JOHNS HOPKINS (US) — Precise, intense retraining soon after a stroke can “rewire” a damaged brain and restore lost physical ability, a new study with mice shows.
Rodents can recover from strokes that damage the primary motor cortex, the region of the brain that controls most movement in the body. Rewiring enables a different part of the brain to take over the lost function.
“Despite all of our approved therapies, stroke patients still have a high likelihood of ending up with deficits,” says study leader Steven R. Zeiler, assistant professor of neurology at the Johns Hopkins University School of Medicine. “This research allows us the opportunity to test meaningful training and pharmacological ways to encourage recovery of function and should impact the care of patients.”
More patients are surviving strokes because of improved emergency care. Still, as many as 60 percent are left with diminished use of an arm or leg; one-third need placement in a long-term care facility. The economic cost of disability translates to more than $30 billion in annual care.
“In people left with deficits after a stroke, we have been asking how we can encourage the rest of the nervous system to adapt to allow true recovery,” Zeiler says. “This research begins to provide us some answers.”
For the study, published online in the journal Stroke, researchers first trained normal but hungry mice to reach for and grab pellets of food in a precise way that avoided spilling the pellets; they received the pellets as a reward. The task was difficult to master, the researchers say, but the mice reached maximum accuracy after seven to nine training days.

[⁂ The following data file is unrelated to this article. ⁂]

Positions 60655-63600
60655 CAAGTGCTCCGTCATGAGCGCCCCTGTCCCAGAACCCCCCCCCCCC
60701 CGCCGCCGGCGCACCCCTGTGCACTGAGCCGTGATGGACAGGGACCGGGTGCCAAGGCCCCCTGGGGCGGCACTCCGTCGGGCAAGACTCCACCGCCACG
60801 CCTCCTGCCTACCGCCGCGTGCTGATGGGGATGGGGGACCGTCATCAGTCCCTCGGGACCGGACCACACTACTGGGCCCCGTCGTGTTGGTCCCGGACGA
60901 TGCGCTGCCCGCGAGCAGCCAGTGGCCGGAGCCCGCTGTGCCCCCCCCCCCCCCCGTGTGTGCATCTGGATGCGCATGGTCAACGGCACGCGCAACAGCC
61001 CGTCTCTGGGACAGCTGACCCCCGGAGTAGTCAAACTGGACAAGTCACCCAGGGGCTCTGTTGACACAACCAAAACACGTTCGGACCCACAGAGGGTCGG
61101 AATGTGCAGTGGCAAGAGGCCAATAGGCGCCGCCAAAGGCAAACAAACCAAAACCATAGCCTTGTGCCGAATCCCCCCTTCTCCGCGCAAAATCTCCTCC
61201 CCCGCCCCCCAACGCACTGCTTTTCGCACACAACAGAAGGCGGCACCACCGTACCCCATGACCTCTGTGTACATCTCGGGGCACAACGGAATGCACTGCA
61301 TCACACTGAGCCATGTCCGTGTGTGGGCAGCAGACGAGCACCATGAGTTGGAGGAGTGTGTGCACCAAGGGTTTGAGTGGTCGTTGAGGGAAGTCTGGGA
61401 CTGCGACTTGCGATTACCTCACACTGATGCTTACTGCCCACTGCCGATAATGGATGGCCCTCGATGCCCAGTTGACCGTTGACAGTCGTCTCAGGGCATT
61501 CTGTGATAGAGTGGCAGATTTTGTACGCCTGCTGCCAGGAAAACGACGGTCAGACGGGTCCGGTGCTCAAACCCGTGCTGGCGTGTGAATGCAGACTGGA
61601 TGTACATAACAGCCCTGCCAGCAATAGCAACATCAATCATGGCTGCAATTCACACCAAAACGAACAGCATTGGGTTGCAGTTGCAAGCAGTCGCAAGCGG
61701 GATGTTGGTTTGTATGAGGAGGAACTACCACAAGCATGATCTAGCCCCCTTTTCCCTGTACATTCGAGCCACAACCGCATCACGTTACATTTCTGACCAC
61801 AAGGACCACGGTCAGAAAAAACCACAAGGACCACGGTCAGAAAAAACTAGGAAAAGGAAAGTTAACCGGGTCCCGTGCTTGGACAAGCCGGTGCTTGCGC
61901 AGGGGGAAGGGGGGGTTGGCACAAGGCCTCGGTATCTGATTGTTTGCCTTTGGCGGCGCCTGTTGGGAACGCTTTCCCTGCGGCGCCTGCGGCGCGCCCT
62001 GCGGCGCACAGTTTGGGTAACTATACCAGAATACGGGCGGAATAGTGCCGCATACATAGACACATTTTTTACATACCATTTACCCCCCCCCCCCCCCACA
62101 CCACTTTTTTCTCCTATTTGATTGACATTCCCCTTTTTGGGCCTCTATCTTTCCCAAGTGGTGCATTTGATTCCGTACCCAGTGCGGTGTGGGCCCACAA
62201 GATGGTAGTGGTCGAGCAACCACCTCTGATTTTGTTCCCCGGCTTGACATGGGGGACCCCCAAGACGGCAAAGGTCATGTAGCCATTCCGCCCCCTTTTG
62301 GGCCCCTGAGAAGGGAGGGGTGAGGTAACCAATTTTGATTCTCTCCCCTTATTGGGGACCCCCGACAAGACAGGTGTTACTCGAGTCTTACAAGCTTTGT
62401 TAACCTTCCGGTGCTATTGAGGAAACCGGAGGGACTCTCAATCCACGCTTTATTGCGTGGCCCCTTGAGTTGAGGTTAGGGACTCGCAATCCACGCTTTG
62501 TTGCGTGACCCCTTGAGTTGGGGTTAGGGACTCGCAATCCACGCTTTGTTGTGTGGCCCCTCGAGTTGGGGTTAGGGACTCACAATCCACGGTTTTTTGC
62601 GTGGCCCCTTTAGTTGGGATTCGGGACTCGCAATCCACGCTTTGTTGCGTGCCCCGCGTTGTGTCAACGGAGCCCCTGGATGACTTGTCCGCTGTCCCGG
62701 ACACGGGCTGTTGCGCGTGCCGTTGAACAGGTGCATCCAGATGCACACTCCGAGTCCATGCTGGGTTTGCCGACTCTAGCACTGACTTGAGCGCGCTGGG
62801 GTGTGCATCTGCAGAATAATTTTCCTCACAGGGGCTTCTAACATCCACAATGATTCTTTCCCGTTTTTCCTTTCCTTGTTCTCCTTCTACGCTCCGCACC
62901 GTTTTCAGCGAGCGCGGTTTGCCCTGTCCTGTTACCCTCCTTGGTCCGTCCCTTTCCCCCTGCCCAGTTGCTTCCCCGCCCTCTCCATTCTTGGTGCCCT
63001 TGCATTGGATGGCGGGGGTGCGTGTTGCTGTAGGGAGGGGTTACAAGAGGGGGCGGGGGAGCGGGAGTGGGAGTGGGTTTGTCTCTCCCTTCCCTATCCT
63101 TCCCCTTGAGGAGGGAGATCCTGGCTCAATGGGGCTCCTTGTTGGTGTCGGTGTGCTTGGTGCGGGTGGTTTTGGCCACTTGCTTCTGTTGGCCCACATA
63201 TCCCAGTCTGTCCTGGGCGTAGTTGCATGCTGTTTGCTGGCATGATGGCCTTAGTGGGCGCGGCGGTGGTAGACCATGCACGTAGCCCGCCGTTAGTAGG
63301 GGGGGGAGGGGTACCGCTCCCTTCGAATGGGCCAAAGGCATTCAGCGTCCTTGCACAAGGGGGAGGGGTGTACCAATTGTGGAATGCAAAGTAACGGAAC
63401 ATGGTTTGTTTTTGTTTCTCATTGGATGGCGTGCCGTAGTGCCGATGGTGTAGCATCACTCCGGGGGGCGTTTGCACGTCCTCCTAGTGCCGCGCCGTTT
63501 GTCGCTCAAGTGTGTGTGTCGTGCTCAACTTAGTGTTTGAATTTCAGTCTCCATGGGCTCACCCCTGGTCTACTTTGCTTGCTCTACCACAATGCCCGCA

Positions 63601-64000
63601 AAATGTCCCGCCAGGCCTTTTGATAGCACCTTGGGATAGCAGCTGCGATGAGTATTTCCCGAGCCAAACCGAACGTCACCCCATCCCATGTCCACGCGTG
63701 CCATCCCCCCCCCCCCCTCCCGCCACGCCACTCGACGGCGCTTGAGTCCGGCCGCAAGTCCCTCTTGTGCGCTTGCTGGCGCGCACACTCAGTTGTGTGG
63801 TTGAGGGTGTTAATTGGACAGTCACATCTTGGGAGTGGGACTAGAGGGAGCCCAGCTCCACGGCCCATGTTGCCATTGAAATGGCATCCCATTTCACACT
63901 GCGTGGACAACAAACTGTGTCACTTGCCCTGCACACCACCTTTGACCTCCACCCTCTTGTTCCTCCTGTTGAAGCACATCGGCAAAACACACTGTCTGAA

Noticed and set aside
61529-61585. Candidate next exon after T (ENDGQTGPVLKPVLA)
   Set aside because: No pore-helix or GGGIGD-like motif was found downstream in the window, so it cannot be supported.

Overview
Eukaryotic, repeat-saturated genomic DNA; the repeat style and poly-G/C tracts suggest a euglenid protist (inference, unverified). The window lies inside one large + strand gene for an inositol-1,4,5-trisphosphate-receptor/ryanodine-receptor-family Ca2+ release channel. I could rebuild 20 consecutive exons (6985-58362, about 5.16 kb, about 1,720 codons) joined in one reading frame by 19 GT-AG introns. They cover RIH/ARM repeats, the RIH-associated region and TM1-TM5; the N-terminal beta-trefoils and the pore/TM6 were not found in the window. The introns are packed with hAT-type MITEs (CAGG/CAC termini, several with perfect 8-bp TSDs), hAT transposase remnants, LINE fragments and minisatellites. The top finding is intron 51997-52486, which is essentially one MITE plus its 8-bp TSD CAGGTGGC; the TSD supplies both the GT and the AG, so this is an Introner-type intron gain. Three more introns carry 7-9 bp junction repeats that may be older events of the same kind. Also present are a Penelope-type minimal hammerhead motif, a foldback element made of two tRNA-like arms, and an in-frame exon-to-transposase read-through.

Then the researchers created experimental small strokes that left the mice with damage to the primary motor cortex. Predictably, the reaching and grasping precision disappeared, but a week of retraining, begun just 48 hours after the stroke, led the mice to again successfully perform the task with a precision comparable to that they achieved before the stroke.
Subsequent brain studies showed that although many nerve cells in the primary motor cortex were permanently damaged by the stroke, a different area called the medial premotor cortex adapted to control reaching and grasping. Normal function of the medial premotor cortex is not well-understood, but in this case it seemed to take over the reach-and-grab task in the experimental mice.
The researchers also report that otherwise healthy mice trained to reach and grasp pellets did not lose this ability after experiencing a stroke in the medial premotor cortex. That suggests that it usually plays no role in such activities and that its ability to take over the task might help human stroke victims.
The team’s next steps with their mouse model include evaluating the effect of drugs and timing of physical rehab on long-term recovery. The research could offer insight into whether humans should receive earlier and more aggressive rehab.
The Johns Hopkins University Department of Neurology, the National Institute of Neurological Disorders and Stroke, and the National Institute of Mental Health supported the study.
Source: Johns Hopkins University